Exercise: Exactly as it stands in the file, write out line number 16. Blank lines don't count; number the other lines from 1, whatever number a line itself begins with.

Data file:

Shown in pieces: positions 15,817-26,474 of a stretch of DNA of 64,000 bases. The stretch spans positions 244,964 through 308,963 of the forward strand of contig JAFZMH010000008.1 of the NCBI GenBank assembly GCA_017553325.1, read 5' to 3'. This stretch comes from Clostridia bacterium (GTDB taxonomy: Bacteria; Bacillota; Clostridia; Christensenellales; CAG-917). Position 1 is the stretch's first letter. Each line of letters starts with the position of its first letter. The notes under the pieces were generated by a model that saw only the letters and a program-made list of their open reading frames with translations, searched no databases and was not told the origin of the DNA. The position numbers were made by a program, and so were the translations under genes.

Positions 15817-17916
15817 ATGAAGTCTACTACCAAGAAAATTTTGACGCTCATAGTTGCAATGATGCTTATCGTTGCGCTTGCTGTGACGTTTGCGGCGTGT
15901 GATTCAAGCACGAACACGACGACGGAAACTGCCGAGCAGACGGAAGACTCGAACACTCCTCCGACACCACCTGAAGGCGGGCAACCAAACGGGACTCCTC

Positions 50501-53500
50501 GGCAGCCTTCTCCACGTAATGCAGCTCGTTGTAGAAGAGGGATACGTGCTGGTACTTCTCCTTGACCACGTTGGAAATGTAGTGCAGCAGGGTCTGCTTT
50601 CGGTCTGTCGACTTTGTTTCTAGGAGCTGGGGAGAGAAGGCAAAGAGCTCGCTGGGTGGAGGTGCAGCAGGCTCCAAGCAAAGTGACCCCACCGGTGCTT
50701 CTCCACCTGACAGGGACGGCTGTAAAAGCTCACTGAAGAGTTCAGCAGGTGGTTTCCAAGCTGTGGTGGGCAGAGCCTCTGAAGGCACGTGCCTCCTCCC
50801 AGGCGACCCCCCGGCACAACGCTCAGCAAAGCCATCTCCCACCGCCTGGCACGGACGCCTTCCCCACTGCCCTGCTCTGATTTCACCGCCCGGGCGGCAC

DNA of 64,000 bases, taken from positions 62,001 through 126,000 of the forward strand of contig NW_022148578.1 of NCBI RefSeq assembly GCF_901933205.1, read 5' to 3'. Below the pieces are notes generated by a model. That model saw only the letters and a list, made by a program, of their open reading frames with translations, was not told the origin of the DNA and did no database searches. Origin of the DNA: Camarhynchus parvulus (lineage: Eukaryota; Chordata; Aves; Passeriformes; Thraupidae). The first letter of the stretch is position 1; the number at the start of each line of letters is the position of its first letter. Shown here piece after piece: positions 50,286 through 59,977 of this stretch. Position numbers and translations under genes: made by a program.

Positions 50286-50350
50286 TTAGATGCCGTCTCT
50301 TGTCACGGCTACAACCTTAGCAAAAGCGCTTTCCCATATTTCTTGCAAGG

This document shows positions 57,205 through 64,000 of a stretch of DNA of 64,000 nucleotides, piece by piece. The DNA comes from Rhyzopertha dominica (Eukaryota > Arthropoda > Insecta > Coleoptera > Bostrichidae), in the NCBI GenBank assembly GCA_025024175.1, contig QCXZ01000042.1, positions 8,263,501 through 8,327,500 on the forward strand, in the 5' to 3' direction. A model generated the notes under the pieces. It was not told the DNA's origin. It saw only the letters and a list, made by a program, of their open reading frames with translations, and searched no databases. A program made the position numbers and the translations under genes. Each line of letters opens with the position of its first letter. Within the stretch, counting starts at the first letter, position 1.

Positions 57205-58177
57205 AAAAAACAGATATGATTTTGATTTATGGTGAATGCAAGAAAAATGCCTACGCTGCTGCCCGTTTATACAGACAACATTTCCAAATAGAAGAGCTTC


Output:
57205 AAAAAACAGATATGATTTTGATTTATGGTGAATGCAAGAAAAATGCCTACGCTGCTGCCCGTTTATACAGACAACATTTCCAAATAGAAGAGCTTC